The following is off Weather Underground.
word...spectacular. The eye is quite distinct and is surrounded by
very deep convection. On the last available visible images one
could see the sunlight reflecting off the eastern side of the
eyewall and the stadium effect that is typical of intense
hurricanes. More importantly...subjective T-numbers are 7.0 and 7.5
on the Dvorak scale from TAFB and SAB respectively...and the
objective T-numbers have reached 7.7 and a 3-hour average of 7.4
during the past hour or so. Based on these data..the initial
intensity has been increased to 155 knots. This makes Rick the
second strongest hurricane on record in the eastern Pacific after
Linda in 1997.
There is an opportunity for Rick to gather a little more strength
tonight or early Sunday...but most likely the hurricane will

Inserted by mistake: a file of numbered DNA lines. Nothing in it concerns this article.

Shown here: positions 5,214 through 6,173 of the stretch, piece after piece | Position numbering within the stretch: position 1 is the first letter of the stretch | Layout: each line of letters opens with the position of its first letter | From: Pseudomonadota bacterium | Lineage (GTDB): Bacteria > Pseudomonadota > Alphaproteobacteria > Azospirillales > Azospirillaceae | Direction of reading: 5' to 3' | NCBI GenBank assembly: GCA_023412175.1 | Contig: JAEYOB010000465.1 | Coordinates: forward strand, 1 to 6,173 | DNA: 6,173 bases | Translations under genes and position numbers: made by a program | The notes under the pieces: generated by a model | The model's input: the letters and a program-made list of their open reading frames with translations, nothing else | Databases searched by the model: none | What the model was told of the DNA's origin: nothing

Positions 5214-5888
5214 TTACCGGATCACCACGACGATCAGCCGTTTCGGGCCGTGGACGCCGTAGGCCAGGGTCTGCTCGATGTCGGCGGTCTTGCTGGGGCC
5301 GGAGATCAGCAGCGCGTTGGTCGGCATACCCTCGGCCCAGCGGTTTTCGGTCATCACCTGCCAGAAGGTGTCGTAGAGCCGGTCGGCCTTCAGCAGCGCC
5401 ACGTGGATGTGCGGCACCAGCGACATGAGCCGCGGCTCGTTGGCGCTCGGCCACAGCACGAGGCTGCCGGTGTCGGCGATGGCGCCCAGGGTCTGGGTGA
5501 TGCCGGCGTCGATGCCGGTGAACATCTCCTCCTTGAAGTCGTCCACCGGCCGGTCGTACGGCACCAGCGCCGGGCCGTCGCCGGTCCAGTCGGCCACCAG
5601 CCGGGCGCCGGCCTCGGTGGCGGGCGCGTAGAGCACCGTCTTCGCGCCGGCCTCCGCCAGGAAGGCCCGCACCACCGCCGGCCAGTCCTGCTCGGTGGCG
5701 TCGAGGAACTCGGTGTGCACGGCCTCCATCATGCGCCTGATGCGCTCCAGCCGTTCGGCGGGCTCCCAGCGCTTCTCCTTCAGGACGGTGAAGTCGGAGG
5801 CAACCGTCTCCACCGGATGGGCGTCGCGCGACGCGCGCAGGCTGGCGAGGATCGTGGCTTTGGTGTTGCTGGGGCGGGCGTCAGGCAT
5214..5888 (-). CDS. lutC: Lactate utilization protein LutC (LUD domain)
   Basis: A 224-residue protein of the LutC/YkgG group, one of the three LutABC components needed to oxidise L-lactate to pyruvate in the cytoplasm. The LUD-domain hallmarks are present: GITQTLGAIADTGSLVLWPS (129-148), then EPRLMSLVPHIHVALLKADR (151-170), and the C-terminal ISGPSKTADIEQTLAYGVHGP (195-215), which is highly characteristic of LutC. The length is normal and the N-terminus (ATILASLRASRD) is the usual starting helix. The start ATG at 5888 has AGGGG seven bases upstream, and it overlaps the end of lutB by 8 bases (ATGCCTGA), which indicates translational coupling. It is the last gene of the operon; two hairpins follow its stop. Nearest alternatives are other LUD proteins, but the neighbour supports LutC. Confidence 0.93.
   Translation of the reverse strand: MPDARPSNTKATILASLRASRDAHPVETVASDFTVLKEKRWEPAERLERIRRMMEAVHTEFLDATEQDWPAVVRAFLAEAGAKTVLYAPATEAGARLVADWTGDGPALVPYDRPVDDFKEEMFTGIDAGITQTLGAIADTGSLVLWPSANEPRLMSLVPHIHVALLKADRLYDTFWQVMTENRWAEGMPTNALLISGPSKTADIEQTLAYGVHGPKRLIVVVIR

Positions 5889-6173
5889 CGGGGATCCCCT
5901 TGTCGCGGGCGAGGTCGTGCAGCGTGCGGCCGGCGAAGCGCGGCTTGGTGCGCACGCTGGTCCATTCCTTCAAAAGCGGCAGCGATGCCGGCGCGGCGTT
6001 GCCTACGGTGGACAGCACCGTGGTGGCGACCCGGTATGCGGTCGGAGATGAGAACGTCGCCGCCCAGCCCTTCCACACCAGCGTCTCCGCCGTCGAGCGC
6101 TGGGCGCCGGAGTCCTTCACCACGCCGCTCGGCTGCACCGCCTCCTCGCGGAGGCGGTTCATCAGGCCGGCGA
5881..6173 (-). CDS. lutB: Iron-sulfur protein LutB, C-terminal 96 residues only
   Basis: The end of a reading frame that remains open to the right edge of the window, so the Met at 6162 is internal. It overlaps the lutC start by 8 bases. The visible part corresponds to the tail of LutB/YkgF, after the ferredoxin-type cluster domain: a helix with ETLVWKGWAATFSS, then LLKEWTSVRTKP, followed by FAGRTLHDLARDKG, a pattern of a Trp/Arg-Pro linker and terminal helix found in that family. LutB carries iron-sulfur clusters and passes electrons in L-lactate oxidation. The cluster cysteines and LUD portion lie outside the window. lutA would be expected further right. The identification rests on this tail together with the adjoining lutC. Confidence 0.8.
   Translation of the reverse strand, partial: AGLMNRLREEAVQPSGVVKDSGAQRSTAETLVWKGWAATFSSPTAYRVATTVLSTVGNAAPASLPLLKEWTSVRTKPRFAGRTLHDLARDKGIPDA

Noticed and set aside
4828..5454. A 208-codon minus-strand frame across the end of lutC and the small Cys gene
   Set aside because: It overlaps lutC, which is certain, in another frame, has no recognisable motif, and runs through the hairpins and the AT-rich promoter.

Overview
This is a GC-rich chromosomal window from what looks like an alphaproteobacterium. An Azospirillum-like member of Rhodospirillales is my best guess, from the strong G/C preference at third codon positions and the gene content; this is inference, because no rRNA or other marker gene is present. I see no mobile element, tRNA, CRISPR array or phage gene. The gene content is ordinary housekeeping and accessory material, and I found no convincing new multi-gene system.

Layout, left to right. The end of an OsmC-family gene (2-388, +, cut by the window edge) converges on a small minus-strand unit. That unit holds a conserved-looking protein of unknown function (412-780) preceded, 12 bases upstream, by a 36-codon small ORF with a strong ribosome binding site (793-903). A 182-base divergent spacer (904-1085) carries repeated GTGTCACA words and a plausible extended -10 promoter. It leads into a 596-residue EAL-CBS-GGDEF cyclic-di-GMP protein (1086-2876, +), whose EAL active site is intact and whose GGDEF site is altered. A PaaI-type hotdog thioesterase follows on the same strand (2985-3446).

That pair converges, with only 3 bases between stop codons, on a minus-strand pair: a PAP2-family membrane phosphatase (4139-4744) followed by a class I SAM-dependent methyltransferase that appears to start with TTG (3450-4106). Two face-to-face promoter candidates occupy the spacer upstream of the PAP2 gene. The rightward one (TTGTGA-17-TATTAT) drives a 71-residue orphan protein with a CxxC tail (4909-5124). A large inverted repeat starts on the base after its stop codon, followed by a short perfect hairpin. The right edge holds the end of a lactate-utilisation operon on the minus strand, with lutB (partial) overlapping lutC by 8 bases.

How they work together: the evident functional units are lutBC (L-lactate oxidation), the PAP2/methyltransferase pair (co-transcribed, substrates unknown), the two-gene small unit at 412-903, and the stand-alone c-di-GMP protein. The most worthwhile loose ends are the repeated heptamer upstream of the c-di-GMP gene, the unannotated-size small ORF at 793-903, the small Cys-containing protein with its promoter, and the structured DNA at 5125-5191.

fluctuate in intensity due to possible eyewall replacement cycles
during the next 12 to 24 hours. Thereafter...Rick is expected to
slowly weaken as the shear begins to increase and the cyclone moves
over relatively cooler waters. This is consistent with guidance
which unanimously indicates that Rick has already reached...or is
very close to its peak intensity.
Rick continues right on track and is moving toward the
west-northwest or 290 degrees at 12 knots...embedded within the flow
south of the subtropical high over Mexico. However...in a day or
so...the steering pattern is expected to change.. the subtropical
high which has been keeping Rick on a westward course away from
Mexico will be eroded by a short wave passing to the north. This
new steering pattern should force Rick to recurve toward the north
and northeast toward southern Baja California and then toward
Mainland Mexico. With the exception of the UK model which keeps
Rick moving westward...the rest of the models respond to the change
in steering by turning the hurricane toward the north and northeast
at different speeds. The official forecast follows the model trend
and is the middle of the guidance envelope.